During the almost 16 years since the September 11 attacks, litigation challenging the treatment of Middle Eastern men who were in the United States illegally at the time of the attacks and were detained for immigration violations has continued to wind its way through the courts. Several of those detainees, who are the plaintiffs in Ziglar v. Abbasi (along with two other related cases) filed a lawsuit against a group of federal officials: former U.S. attorney general John Ashcroft, former FBI director Robert Mueller, and James Ziglar, a former commissioner of the Immigration and Naturalization Service, and the wardens at a detention center where the men were being held. The detainees alleged that the federal officials knew that the detainees did not have any ties to terrorism but still held them in “unnecessary and punitive conditions of confinement.”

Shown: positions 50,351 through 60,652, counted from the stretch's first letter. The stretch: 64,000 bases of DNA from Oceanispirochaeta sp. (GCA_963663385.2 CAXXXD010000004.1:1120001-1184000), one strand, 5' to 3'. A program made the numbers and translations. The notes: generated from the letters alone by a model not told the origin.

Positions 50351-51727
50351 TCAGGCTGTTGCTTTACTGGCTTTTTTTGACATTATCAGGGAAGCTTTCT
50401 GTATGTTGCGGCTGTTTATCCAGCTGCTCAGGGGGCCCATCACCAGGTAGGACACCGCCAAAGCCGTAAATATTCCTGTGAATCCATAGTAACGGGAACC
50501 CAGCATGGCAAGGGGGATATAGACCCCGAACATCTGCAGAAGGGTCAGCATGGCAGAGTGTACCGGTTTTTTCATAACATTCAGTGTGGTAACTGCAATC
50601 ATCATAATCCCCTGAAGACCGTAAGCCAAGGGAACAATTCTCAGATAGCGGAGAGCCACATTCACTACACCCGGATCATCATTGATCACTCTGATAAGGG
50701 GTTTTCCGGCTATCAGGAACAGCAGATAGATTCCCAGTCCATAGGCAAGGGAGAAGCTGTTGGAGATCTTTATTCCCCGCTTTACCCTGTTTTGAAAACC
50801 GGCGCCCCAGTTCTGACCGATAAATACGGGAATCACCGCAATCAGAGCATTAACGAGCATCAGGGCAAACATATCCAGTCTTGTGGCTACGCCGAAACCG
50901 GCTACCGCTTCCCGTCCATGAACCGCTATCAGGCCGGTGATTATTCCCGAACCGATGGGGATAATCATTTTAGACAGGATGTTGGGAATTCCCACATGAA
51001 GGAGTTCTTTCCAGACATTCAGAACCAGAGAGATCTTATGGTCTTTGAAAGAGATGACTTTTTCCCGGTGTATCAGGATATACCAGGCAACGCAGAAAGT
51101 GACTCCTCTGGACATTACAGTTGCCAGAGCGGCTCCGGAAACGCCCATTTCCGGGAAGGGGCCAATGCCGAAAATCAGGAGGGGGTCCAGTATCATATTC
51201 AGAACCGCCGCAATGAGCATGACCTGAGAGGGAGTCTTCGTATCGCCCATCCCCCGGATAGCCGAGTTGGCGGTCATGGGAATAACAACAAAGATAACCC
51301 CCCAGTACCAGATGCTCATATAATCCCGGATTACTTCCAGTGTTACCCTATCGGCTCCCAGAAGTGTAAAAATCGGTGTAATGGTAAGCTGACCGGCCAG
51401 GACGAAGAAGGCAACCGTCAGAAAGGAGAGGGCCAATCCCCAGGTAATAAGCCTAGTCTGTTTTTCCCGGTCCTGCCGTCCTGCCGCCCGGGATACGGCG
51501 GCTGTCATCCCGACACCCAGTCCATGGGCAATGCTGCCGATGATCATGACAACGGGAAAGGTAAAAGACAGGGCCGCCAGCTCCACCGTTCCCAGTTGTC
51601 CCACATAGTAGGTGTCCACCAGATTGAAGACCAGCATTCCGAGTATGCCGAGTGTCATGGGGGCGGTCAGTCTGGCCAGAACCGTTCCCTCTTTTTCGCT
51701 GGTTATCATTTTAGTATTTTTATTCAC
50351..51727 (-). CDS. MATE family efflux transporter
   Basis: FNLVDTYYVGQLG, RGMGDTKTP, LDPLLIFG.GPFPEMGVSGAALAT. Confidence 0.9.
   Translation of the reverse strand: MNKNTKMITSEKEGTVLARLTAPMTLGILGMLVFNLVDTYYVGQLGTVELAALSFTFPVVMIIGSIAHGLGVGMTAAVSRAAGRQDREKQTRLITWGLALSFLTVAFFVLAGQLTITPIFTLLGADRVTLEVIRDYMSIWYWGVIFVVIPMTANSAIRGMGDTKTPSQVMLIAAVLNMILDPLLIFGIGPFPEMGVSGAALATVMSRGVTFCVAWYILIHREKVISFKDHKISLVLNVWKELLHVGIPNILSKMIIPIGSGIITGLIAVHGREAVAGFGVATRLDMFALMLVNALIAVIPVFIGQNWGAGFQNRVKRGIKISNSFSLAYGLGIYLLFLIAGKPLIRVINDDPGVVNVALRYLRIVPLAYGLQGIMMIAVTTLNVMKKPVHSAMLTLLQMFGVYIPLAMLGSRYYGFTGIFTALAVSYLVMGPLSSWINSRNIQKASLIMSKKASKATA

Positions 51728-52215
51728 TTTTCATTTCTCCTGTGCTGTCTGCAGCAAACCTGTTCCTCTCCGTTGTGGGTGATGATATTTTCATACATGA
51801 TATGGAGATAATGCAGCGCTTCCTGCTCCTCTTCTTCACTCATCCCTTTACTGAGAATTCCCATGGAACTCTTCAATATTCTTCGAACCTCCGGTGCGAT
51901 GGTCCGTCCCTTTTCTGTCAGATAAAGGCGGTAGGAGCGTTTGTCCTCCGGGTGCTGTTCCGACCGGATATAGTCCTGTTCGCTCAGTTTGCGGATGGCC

Acknowledging that, if these allegations are true, the treatment of the detainees “in the days following September 11 was tragic,” the Supreme Court nonetheless put a halt to all but one of the detainees’ claims, which it sent back to the lower court for further consideration. The court’s ruling today prompted Justice Stephen Breyer to read his dissent (joined by Justice Ruth Bader Ginsburg) from the bench – perhaps a recognition that the ruling not only foreclosed lawsuits by individuals like the detainees in this case but also made it harder for many others alleging unconstitutional treatment by federal officials to sue for money damages in the future.
Both the court’s ruling and Breyer’s dissent hinged on the Supreme Court’s 1971 decision in Bivens v. Six Unknown Federal Narcotics Agents, which held that a violation of the Fourth Amendment by federal government officials could give rise to a lawsuit for damages. The two dueling opinions reflected very different takes on how closely the claims resembled other claims that have been allowed to go forward under Bivens, and what that ultimately means for the claims’ viability.